ATLANTA BRAVES Moving in/moving out: The Braves took a double hit when shortstop and leadoff man Rafael Furcal grabbed the Dodgers' big money and closer Kyle Farnsworth took big bucks from the Yankees. The defending NL East champs also saw Julio Franco, a key bench player and half of their first-base platoon, sign with the rival Mets. Atlanta rebounded a bit by trading prospect Andy Marte to the Red Sox for shortstop Edgar Renteria, and bolstered the bullpen somewhat by trading catcher Johnny Estrada to the Diamondbacks for Lance Cormier and Oscar Villarreal. Strangely for the Braves, though, they've been more reactive than proactive.
Lowdown: Second baseman Marcus Giles is penciled in at leadoff right now, and the Braves are still looking for a closer. Chris Reitsma is about all they have. Renteria should return to his All-Star form in the NL. The rest of the team is largely intact, including a solid rotation, a lot of good, young position players and some outstanding veterans such as Giles, Andruw Jones and Chipper Jones. That all bodes well for a run at a 15th straight division title. But as far as getting better, the Braves didn't.
GRADE: Still shopping, still trying to catch up -- C.
FLORIDA MARLINS Moving in/moving out: Faced with an ownership mandate to slash payroll, the Marlins tore down a deep and contending team by trading away tons of talent. Gone are first baseman Carlos Delgado (Mets), pitcher Josh Beckett (Red Sox),infielder Mike Lowell (Red Sox), catcher Paul Lo Duca (Mets), center fielder Juan Pierre (Cubs) and second baseman Luis Castillo (Twins). Free agents Jeff Conine (Orioles), A.J. Burnett (Blue Jays), Todd Jones (Tigers) and Juan Encarnacion (Cardinals) left too.
Lowdown: The franchise's two youngest and best stars, pitcher Dontrelle Willis and now-third baseman Miguel Cabrera, are about all that remains. They'll be joined by a load of possibly talented but definitely untested prospects that the Marlins got in all those trades. The Marlins signed Joe Borowski to close, and Pokey Reese to play second base, but for the most part, you're going to need a scorecard to figure out who these guys are.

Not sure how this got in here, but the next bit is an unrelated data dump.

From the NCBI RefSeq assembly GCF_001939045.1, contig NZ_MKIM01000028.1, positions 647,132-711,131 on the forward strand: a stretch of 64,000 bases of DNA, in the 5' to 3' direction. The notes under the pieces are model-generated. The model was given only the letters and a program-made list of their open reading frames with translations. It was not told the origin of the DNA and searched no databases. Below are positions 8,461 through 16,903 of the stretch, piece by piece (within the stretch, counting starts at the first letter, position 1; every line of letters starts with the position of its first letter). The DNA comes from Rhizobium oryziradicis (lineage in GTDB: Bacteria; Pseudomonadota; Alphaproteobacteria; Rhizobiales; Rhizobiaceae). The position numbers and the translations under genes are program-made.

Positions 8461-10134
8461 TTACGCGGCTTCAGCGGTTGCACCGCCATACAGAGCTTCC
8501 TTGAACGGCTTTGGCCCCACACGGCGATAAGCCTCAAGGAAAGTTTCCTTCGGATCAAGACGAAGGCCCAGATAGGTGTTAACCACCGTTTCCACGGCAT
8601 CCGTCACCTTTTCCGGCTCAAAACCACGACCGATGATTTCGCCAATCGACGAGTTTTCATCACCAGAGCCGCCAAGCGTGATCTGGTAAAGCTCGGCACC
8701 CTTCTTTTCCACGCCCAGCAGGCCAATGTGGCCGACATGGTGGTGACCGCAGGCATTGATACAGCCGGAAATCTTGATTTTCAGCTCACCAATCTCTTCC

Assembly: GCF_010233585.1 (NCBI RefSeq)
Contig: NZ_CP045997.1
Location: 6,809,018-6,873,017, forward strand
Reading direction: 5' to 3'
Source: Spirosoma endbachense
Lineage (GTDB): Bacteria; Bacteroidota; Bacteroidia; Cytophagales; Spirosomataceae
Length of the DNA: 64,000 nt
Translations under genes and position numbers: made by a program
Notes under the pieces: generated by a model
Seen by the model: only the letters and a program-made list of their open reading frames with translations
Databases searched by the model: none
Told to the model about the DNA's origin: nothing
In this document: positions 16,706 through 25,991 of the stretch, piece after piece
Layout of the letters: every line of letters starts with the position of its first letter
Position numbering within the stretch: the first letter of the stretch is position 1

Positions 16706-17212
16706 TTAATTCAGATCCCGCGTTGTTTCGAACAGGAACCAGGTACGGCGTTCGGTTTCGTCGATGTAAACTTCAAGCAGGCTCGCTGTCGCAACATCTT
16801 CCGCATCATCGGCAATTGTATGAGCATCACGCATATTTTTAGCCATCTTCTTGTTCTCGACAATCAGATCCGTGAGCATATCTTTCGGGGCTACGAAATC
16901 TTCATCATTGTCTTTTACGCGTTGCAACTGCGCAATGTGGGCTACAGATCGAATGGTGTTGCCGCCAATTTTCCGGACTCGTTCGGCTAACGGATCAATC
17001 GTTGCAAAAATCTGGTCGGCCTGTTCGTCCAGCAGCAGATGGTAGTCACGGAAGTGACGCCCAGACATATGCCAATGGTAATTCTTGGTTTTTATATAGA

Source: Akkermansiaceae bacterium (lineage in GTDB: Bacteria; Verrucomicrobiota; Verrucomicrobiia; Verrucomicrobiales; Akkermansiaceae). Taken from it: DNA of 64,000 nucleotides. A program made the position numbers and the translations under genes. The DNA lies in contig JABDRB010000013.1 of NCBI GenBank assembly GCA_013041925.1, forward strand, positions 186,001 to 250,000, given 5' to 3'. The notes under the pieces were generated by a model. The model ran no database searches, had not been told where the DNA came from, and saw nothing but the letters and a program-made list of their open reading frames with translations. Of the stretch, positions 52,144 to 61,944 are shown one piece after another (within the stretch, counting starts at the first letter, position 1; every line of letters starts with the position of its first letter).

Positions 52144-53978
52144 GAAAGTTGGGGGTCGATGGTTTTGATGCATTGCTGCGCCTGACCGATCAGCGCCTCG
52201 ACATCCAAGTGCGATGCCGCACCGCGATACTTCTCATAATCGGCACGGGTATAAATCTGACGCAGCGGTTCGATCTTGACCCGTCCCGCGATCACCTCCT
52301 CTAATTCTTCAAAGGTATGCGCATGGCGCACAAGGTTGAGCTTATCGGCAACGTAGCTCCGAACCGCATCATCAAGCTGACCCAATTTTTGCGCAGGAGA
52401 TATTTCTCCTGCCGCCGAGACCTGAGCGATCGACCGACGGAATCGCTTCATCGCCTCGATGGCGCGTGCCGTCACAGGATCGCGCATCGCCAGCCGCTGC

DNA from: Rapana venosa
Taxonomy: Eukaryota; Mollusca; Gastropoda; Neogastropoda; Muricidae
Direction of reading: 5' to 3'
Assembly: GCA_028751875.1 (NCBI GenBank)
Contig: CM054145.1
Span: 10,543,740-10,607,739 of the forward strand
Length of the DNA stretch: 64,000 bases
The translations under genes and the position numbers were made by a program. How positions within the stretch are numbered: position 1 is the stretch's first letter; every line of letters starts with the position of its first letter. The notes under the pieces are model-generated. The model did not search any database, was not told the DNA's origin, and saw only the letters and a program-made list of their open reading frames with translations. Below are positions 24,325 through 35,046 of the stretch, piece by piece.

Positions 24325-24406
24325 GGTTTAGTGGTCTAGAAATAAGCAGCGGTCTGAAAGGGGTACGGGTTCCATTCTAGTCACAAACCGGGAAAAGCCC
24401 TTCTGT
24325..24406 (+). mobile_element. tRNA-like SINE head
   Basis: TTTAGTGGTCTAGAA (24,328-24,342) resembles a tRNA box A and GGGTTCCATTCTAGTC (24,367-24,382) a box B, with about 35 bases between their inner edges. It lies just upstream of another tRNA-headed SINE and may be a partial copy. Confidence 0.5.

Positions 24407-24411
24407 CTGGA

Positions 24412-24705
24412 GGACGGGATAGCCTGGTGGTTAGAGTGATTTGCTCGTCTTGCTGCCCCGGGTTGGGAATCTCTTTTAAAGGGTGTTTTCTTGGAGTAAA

GRADE: Gutted, just like the bosses wanted -- B.
NEW YORK METS Moving in/moving out: No NL team benefited more from the Marlins' selloff than the Mets, who traded for first baseman Carlos Delgado and catcher Paul Lo Duca, both of them All-Stars who plug gaping holes. Mets GM Omar Minaya also landed the closer he needed, signing free-agent lefty Billy Wagner (four years, $43 million), cleared some salary by trading right fielder Mike Cameron to the Padres for new right fielder Xavier Nady, and signed solid bench players in Julio Franco and Jose Valentin. A late trade sending surprisingly good starter Jae Seo to the Dodgers in exchange for righty relievers Duaner Sanchez and Steve Schmoll added depth to the bullpen.
Lowdown: Minaya didn't get Manny Ramirez after all that talking, but that is about the only significant player the Mets wanted who wasn't lured to Queens. With a blockbuster offseason, every part of this team is better, with the possible exception of the starting pitching depth now that Seo is gone. The shortcomings at catcher and first base have been filled wonderfully, the bullpen problems are addressed and the bench is better. If the Mets stay relatively healthy and their creaky rotation doesn't fall apart, the Braves will face their toughest test in more than a decade.
GRADE: Money and good trades pay off -- A.
PHILADELPHIA PHILLIES Moving in/moving out: New GM Pat Gillick completed his biggest offseason task when he traded first baseman Jim Thome to the White Sox for center fielder Aaron Rowand. Gillick couldn't talk closer Billy Wagner into staying, so the Phils settled on former Yankees setup man Tom Gordon. The Phils also traded starter Vicente Padilla, signed starter Ryan Franklin and versatile infielder Abraham Nunez and brought in a few bullpen arms in various trades and signings. They also bought a backup catcher.
Lowdown: The Phils spent much of the winter dangling right fielder Bobby Abreu, only to find no takers, and dabbling in other blockbuster talks, only to come up empty. They lost out on Wagner, the closer they really wanted, and are still hurting in the bullpen. They also could have used more help in the rotation (Philly starters had a 4.20 ERA in '05, ninth in the NL). The Thome trade was good, though, because it filled a trouble spot in center, cleared up the first base problem and helped ease the payroll.
GRADE: Not much better, but maybe better off -- C.
WASHINGTON NATIONALS Moving in/moving out: Indefatigable GM Jim Bowden pulled off a whopper of a trade for a slugger: Texas second baseman Alfonso Soriano. Butit seems that the Nationals will have to drag him kicking and screaming into the outfield. The Nats are now without outfielders Brad Wilkerson and Terrmel Sledge (both went to the Rangers for Soriano), and free-agent Preston Wilson, who signed with Houston. Contenders for much of 2005 before finishing .500, the Nats lost a couple of free-agent starters, too, in Esteban Loaiza and Hector Carrasco. Bowden tried to offset that in an early trade for San Diego's Brian Lawrence and the later signing of free agent Ramon Ortiz. The Nationals will also have a newcomer at third (Vinny Castilla was traded to the Padres for Lawrence), new infield backup and a new lefty out of the bullpen: veteran Mike Stanton.
Lowdown: The lowest-scoring team in baseball needed punch. Bowden thinks he has it in Soriano, though his numbers undoubtedly will drop from what they were in Texas due to the expanse of RFK Stadium. Soriano, at least, will contribute some offense along with Nick Johnson, Jose Guillen and Jose Vidro. But in losing Loaiza and Carrasco, the Nats' starters took a step back from '05, when they were seventh in the NL with a 4.03 ERA.
GRADE: Lots of motion, not a lot of movement -- D.